Pharmacotherapy of impulsive aggression: A quality comparison of controlled studies

Alan R. Felthous, Sarah L. Lake, Brian K. Rundle, Matthew S. Stanford

Research output: Contribution to journalReview articlepeer-review

20 Scopus citations


The present study assessed the quality of pharmacotherapy trials to treat impulsive aggressive behavior. While a search of the literature found 55 peer-reviewed published studies on the pharmacotherapy of aggression, only 23 met criteria for inclusion in the quality analysis. To be included in this review, the study must have had at least one comparison group to control for placebo effects. The study must have also adequately defined and diagnosed the presence of impulsive aggression or intermittent explosive disorder. The primary reason studies were excluded from the quality analysis was that impulsive aggression was not specifically defined as the behavior being treated (25 of 32, 78%). The results of the quality analysis found that higher quality studies (n=10; 45%) were characterized by a clear definition of impulsive aggression; specific criteria for what constitutes an impulsive aggressive act; the exclusion of participants with neurological disorders, serious mental disorders, and/or low IQ; and information concerning the serum levels of the medication being investigated. A significant weakness found in the literature is the paucity of high quality studies accessing the efficacy of pharmacological agents other than anticonvulsants for the treatment of impulsive aggression.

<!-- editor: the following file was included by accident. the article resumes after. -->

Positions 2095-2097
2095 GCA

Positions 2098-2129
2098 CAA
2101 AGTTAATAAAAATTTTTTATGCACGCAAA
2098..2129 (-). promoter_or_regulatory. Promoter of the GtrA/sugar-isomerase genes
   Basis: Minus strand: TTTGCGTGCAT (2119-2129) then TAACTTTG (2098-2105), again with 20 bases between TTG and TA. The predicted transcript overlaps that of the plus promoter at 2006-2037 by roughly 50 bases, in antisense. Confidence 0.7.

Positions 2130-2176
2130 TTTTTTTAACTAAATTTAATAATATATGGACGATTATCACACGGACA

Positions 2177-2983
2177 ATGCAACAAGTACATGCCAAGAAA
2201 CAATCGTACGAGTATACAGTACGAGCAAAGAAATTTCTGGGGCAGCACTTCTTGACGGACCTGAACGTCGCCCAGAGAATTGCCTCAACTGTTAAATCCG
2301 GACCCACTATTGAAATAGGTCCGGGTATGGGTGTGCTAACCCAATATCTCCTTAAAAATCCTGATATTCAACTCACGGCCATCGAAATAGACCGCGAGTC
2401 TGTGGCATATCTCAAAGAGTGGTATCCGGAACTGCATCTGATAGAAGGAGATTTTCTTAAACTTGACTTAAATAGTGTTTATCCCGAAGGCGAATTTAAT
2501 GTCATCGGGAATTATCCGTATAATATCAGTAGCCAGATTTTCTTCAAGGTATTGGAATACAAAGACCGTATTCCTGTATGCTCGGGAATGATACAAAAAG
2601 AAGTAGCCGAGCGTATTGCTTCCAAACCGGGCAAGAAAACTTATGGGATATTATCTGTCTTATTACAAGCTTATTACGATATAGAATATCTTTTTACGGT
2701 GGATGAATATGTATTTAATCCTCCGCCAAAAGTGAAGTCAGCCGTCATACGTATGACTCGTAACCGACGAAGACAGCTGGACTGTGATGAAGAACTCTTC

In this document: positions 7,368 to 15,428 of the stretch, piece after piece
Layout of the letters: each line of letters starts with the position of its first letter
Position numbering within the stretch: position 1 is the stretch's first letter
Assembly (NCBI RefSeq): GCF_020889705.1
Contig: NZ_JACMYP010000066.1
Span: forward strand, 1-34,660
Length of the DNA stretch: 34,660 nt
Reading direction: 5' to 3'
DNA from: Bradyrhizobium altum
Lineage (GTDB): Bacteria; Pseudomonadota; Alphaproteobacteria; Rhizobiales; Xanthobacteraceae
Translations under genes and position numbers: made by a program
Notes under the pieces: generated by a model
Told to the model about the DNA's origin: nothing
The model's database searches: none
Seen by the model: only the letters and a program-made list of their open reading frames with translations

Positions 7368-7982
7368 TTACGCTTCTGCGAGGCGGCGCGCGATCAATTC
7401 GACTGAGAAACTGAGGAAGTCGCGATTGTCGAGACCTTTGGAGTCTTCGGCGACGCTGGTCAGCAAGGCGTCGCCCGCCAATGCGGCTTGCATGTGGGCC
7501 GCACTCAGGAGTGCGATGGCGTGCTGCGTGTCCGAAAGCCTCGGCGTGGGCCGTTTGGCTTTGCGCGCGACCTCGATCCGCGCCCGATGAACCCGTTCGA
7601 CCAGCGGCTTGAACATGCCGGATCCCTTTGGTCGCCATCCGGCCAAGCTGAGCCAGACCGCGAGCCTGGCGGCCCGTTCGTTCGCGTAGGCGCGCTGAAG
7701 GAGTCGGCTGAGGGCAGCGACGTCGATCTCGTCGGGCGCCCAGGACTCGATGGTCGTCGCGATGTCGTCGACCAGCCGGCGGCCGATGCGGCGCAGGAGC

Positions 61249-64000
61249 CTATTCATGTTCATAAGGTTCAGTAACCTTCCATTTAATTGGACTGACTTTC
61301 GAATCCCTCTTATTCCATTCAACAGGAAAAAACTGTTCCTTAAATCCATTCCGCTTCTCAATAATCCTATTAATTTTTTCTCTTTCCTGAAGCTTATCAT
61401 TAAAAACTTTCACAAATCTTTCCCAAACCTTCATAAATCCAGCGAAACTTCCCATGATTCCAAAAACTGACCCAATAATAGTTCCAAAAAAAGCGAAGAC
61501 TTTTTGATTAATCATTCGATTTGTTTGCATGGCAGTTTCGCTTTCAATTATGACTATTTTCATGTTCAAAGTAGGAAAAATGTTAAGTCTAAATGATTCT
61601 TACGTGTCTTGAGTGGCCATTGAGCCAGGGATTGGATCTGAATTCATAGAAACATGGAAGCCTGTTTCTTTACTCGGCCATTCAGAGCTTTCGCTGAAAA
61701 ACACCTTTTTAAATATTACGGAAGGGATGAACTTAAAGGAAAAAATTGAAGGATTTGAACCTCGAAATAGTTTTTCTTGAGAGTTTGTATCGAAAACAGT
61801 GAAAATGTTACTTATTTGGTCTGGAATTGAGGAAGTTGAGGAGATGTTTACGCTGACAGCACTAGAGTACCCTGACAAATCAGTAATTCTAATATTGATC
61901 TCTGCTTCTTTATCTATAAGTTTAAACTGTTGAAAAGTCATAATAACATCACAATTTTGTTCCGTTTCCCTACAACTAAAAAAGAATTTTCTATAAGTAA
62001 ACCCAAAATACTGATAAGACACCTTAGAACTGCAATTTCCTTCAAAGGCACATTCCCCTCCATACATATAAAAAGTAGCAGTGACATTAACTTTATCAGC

Original languageEnglish (US)
Pages (from-to)258-263
Number of pages6
JournalInternational Journal of Law and Psychiatry
Issue number3-4
StatePublished - May 1 2013


  • Anti-impulsive aggression agents (AIAAs)
  • Drug trials
  • IED
  • Impulsive aggression
  • Pharmacotherapy
  • Quality

ASJC Scopus subject areas

  • Pathology and Forensic Medicine
  • Psychiatry and Mental health
  • Law


Dive into the research topics of 'Pharmacotherapy of impulsive aggression: A quality comparison of controlled studies'. Together they form a unique fingerprint.

Cite this